Current configuration[edit]

The high school has been replaced by seven separate high schools which operate on different floors of the building. Students wear uniforms to distinguish them from the other schools and have separate lunch and dismissal times. The schools, listed by the date of their entry into the campus, are:

  • 2002 - High School for Law, Advocacy, and Community Justice: The school is commonly known as MLK Law, due to its cumbersome official name. The High School for Law, Advocacy, and Community Justice graduated its first class in June 2006, consisting of approximately 60 students. In 2008, the school partnered with M.O.V.E. Inc. to implement a mentorship program.
  • 2002 - High School of the Arts and Technology: The High School of Arts and Technology uses the third floor of the building. Ms. Geiger was its founding principal, who retired in 2016 and was replaced by the current principal, Mariela Graham. The school has now become a part of Urban Assembly, which is a non-profit organization that helps underserved youth become college and career ready.
  • 2003 - Manhattan/Hunter College High School for Sciences: Students spend their first three years in classes in the MLK complex. Seniors spend their entire fourth year of high school on the Hunter College campus on the Upper East Side, taking a mix of high school and college-level courses. Manhattan Hunter Science is a part of the Early College Initiative. While many New York City high schools offer students the chance to take college courses, what makes Manhattan Hunter different is the level of support the students receive. Their high school English and social studies teachers travel with them to the college and offer regular classes there. While the students take college courses in math and science, the high school English and social studies teachers offer hand-holding and advice for all the subjects. The college courses in math and science tend to be large lecture classes, with as many as 600 students. A collaboration between Hunter College and the New York City Department of Education, Manhattan/Hunter High School for Science offers classes to help students prepare not only for college-level academics, but also for the freedom and responsibility of college life. The new school is designed to address the fact that more than one-third of college students nationally drop out before completing their freshman year.[citation needed]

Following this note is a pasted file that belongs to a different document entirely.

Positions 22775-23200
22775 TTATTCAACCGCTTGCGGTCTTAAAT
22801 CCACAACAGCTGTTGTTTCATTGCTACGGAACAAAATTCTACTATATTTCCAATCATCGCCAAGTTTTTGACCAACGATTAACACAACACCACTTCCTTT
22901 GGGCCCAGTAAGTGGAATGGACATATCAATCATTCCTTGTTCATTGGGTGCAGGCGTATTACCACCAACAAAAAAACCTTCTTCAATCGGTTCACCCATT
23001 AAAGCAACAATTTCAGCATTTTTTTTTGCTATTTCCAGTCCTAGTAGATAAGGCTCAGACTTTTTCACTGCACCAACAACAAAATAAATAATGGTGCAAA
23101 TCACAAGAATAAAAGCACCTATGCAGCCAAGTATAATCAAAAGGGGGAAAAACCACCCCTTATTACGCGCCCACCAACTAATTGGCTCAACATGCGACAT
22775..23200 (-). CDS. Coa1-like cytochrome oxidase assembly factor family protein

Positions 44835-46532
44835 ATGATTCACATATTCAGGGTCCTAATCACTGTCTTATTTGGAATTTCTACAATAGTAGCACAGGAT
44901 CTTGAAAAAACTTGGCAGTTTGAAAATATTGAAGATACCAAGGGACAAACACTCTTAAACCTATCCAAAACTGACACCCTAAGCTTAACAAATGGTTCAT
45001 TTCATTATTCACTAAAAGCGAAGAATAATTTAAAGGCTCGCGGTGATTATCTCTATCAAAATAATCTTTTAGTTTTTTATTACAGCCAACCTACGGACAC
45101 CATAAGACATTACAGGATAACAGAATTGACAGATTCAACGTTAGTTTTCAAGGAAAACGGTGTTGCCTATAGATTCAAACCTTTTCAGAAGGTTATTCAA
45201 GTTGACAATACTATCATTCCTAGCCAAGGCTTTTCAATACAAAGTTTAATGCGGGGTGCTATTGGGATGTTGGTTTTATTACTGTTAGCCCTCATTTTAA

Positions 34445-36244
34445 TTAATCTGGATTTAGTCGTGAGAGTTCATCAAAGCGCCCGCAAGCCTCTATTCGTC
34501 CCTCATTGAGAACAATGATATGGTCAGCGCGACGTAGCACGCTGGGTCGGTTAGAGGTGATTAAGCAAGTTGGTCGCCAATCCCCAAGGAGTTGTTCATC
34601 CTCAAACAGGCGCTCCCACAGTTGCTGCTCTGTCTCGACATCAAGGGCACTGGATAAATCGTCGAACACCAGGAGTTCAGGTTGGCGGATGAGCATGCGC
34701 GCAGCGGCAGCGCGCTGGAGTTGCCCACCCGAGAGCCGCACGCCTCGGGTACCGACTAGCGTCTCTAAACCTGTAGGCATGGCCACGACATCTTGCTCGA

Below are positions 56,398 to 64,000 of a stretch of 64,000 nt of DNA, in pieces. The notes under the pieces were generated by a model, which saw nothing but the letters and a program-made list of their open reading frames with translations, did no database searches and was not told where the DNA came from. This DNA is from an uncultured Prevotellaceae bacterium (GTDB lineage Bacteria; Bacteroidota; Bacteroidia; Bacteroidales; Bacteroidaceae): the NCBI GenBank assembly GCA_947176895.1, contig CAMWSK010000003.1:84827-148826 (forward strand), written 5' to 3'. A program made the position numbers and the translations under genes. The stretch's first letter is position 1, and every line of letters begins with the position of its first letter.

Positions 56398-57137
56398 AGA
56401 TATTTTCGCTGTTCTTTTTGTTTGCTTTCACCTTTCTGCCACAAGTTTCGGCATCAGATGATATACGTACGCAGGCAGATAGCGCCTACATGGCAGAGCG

• 2005 - High School for Arts, Imagination And Inquiry[3]
  • 2006 - Urban Assembly School For Media Studies[4]
  • 2006 - Manhattan Theatre Lab High School[5] (founded 2004, moved into complex 2006). This school was shuttered in 2015, in the wake of poor performance and allegations of cheating.
  • 2013 - Special Music School High School[6]



  1. ^ a b White, Norval & Willensky, Elliot (2000). AIA Guide to New York City (4th ed.). New York: Three Rivers Press. ISBN 978-0-8129-3107-5., p.323
  2. ^ a b "Latest Shootings Add to King High School's Reputation for Turbulence", New York Times, Jan. 17, 2002
  3. ^ "Archived copy". Archived from the original on 2010-08-14. Retrieved 2008-09-03.CS1 maint: archived copy as title (link)
  4. ^ "Archived copy". Archived from the original on 2010-08-14. Retrieved 2008-09-03.CS1 maint: archived copy as title (link)
  5. ^ "Archived copy". Archived from the original on 2010-06-20. Retrieved 2008-09-03.CS1 maint: archived copy as title (link)
  6. ^ "Archived copy". Archived from the original on 2014-12-04. Retrieved 2014-11-27.CS1 maint: archived copy as title (link)

Further reading

External links[edit]

Official websites: websites: